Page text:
We went to SunWatch on a rainy grey day in June, but it was just bright with spots of sun coming though, and except for the occasional shot here and there when a cloud was my friend, the lighting was terrible. This is when shooting in raw, and my skills in Photoshop and Camera Raw are a handy thing to have. But I am no magician, and some things just can’t be fixed (and to those of you that the last bit I wrote was Greek to you, I apologize profusely).sunwatch_061314_6940x

I learned two important things. The first was back to the technical aspects of a camera. I figured out recently the way to sync up multiple flashes off-camera. It was so cool! But, if you forget to set your flash setting back to where they are supposed to be, when you are in an Exhibit hall, and you want just that little extra light of the pop-up flash, and for some reason the darn tootin’ thing isn’t firing right . . . fortunately I did remember and fixed it, after a few frustrating minutes. But it was another learning thing. Remember to reset things back when you are done goofing around. But again I will say, it was sooo cool having 2 off-camera flashes going off with my camera! 😀

The second thing I learned is that I need a monopod with the 70-200mm lens. I’m sorry, I know it is lighter than the f2.8. I intentionally got the f4 for that reason. But after walking around with it for an hour and a half my arm was getting tired, my thumb sore (yes showing my age with a little arthritis), and so we got some camera shake (again sorry for the Greek!). That all being said, here are the pictures and I hope you enjoy them SunWatch Gallery

A Dog’s Day

Life certainly has been a bit busy lately. This is both good and bad. Good, in that I am getting a lot accomplished. I am learning a lot, and growing a lot, and this is a good thing. But, my body is yelling at me a bit too. Yesterday I had a down-day as Hubby tore apart my computer in order to upgrade it. With all the ‘busy’ I really need an upgrade! Everything went smoothly until my email, it is being a pain. But as far as upgrades go, so far so good. I now have Windows 8, it will take getting used to just like every other time there is change. For the moment I only have two monitors; now that is something that would drive me nuts. But a new video card is on its way and will be here in a few days. Then I will be back to four monitors again, and I am sure soon Hubby will have the email issue worked out.

Now Saturday the wild child and I went to a local fundraiser for the Montgomery County Animal Resource Center at Bark Park. I was asked to take pictures so they could use them for their webpage, Facebook etc., so I was happy to go. Here is a link to the gallery to see them: http://www.halfpapdesigns.com/photo_galleries/bark_park_bake_sale_060714/

So, what did I learn from this? Well, dogs make wonderful models. The only time I had issues getting a photo of a dog was because of their ‘person’. Some just kept getting dragged around, so I wasn’t able to capture them. But others gave me some wonderful faces. One in particular, #32, I just fell in love with. He literally smiled for the camera in #47. His buddy, #29-31, had the most wonderfully expressive face (the pictures are numbered in the gallery).

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On the more technical side, I need to work on camera settings for mid-day. I had my new 70-200mm lens, and we were either out in the sun or under a shelter shooting out into the sun, and that caused some issues. I don’t think I did too badly actually, but until I have had this new lens for a while, and know it better, that just means taking more pictures.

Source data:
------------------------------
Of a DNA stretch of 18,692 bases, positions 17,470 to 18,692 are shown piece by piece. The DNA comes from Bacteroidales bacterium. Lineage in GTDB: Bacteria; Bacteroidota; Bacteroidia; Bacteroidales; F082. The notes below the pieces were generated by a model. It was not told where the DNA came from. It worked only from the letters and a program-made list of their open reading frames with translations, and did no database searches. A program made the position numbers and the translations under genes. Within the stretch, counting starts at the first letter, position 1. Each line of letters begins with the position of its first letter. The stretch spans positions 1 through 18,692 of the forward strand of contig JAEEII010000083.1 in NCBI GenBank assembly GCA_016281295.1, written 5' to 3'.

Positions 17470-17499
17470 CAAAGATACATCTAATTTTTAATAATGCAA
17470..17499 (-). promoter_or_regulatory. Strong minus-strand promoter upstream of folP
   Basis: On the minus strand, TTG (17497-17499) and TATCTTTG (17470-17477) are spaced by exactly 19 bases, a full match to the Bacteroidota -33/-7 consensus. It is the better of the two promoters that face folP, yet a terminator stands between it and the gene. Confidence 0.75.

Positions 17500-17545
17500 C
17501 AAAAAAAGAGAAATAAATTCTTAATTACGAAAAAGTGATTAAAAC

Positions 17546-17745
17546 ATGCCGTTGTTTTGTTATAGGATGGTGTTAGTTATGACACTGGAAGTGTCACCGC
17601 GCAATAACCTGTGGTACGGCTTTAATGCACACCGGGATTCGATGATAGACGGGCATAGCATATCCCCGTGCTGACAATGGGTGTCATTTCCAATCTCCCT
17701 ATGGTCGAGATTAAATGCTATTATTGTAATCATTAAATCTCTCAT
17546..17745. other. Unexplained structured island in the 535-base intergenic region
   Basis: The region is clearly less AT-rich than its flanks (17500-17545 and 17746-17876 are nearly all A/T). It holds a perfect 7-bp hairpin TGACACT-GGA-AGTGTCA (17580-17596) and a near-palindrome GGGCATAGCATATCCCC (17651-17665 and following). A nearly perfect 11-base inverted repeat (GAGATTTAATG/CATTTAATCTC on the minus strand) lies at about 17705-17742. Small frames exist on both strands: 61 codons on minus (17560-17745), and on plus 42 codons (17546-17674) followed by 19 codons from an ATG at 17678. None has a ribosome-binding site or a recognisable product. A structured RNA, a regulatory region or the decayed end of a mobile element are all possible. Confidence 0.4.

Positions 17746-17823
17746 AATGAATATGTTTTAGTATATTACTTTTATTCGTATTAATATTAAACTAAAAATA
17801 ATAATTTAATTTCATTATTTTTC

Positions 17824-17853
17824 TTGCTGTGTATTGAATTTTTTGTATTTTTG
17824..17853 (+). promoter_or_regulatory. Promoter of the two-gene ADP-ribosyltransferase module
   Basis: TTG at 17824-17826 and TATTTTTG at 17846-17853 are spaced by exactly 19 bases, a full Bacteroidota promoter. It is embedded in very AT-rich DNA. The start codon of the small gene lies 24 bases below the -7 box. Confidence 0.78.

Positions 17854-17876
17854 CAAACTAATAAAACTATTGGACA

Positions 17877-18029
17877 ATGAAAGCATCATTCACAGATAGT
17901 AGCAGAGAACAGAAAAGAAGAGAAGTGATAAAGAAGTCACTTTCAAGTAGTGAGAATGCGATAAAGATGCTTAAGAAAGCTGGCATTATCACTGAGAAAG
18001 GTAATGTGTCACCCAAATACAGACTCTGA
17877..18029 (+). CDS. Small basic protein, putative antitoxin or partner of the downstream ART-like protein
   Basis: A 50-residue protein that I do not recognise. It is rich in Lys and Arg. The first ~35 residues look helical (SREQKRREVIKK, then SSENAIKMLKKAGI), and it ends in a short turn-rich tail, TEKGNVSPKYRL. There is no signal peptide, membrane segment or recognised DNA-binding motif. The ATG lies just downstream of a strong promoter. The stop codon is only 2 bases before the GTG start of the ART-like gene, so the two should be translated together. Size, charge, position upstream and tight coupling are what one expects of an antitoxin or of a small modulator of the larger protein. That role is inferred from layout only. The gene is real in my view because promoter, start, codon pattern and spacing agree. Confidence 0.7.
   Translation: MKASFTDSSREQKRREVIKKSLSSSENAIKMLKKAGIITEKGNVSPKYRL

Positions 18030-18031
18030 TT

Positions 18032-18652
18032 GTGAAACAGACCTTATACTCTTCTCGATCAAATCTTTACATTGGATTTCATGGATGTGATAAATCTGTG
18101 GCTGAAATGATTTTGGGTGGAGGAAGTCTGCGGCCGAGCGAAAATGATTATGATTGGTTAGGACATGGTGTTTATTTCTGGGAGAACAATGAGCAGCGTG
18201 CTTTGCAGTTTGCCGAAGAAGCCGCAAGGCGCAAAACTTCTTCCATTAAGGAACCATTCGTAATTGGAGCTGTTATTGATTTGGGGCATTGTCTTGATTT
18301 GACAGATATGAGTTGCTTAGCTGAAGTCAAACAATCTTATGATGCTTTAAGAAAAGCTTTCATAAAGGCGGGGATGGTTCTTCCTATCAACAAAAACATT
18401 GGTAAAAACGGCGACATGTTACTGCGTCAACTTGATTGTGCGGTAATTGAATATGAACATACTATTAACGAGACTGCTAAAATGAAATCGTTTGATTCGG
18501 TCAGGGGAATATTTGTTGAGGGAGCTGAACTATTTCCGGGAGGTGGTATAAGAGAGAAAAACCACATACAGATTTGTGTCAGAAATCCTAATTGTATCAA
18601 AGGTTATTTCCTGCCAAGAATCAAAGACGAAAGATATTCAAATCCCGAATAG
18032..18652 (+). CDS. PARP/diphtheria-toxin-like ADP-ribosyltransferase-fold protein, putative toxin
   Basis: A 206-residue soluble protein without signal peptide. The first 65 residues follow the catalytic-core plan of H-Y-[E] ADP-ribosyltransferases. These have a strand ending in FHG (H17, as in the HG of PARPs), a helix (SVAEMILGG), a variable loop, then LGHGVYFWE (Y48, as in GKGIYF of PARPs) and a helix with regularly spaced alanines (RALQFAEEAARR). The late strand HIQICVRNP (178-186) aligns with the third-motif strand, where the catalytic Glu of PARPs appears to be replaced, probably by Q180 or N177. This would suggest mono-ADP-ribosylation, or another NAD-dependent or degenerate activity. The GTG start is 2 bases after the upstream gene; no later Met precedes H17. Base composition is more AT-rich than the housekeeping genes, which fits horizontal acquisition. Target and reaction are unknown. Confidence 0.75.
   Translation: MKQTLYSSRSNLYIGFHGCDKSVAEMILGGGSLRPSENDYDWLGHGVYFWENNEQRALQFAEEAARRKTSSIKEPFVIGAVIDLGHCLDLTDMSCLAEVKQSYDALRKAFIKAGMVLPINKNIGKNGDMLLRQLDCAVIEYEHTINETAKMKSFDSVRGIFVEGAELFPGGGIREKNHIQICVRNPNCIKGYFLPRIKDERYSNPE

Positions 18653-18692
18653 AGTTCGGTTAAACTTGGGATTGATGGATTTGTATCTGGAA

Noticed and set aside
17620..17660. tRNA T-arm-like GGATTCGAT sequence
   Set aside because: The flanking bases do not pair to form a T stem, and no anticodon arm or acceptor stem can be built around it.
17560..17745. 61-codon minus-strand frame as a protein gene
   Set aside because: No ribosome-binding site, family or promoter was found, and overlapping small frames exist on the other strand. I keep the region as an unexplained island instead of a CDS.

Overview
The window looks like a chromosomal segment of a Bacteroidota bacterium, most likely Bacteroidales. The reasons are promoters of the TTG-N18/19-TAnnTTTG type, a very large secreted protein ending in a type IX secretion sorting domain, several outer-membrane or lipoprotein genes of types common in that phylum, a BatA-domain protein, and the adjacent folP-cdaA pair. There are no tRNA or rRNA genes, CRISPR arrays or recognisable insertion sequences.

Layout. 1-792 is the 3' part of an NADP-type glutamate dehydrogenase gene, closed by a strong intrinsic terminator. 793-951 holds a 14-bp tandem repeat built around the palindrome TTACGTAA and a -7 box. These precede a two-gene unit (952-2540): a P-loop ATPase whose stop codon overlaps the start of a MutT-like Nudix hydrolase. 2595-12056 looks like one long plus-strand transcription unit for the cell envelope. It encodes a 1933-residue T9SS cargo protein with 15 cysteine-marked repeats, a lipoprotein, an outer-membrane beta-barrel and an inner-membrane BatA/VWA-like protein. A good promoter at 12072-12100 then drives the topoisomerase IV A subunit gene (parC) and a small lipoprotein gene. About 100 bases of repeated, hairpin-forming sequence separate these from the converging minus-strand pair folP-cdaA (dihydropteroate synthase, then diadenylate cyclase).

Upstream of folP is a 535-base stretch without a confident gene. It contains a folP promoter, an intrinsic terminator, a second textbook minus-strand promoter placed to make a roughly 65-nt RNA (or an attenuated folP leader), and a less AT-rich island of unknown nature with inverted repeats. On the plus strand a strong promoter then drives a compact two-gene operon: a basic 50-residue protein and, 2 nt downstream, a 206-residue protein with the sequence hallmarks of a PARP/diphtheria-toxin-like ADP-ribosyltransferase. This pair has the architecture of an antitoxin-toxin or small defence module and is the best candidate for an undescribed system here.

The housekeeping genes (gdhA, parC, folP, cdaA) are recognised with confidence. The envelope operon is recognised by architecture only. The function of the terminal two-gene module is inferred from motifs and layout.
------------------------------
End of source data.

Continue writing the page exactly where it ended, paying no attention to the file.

Trying to Preserve the Past

Yesterday I went to Clifton Mill with my dearest friend and her son taking our cameras. She recently got her first DSLR and I can really relate as she is learning all the ins and outs of a new camera.

If you have been reading my blog for a while you know my love of old things, and Clifton Mill is somewhere I have known about because it is very popular at Christmas time. Everyone takes their family and especially out of town visitors to see the beautiful lights, the miniature villages, trains and of course Santa. We went back in 2005 and again in 2006, this is an old and bad picture, but hopefully you get the idea.

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I had the thought of going there during the daytime to photograph it. So I pulled up their website to check out their hours etc. I read that next door they also had a 1940’s Gas Station Museum. Well to be honest we were disappointed. Don’t get me wrong, we got some wonderful pictures thanks to Photoshop (I’ll explain more later), but the “Museum” wasn’t really one, and the mill is best seen at Christmas time lit up by the lights.

The website said that it takes 6 men 3 months to put up the 3.5 million lights. But from what we saw they are never taken down. The mill was just covered with lights, wires, and cables. What used to be a red painted covered bridge had barely any red to it.

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As I walked around it made me sad. It wasn’t that the place isn’t taken care of, because it is. There was a man mowing the lawn while we were there. It wasn’t trashed or dirty, but it wasn’t truly cared for either. I wondered if the reason things were in such shape was because they just can’t afford to keep it up. I imagine painting the covered bridge would cost a pretty penny, and being a historical site it probably requires a certain kind of paint. If it takes 6 men 3 months to put up the lights, then it would take them some time to take them down. With the economy the way it is we all have to cut corners. But when I looked through the covered bridge window and saw this scene, well that was too much for me.

So I have put up a gallery of the pictures I took. I put them through Photoshop and took out all the wires, the shabby paint, and things that made me sad. Some things I just didn’t put up at all, like this shot of the whole mill. Because the beauty of what it was still needs to be enjoyed, and I just couldn’t make myself get all those wires, cables and lights Photoshopped out. http://www.halfpap.us/galleries/clifton_mill_0605_2014/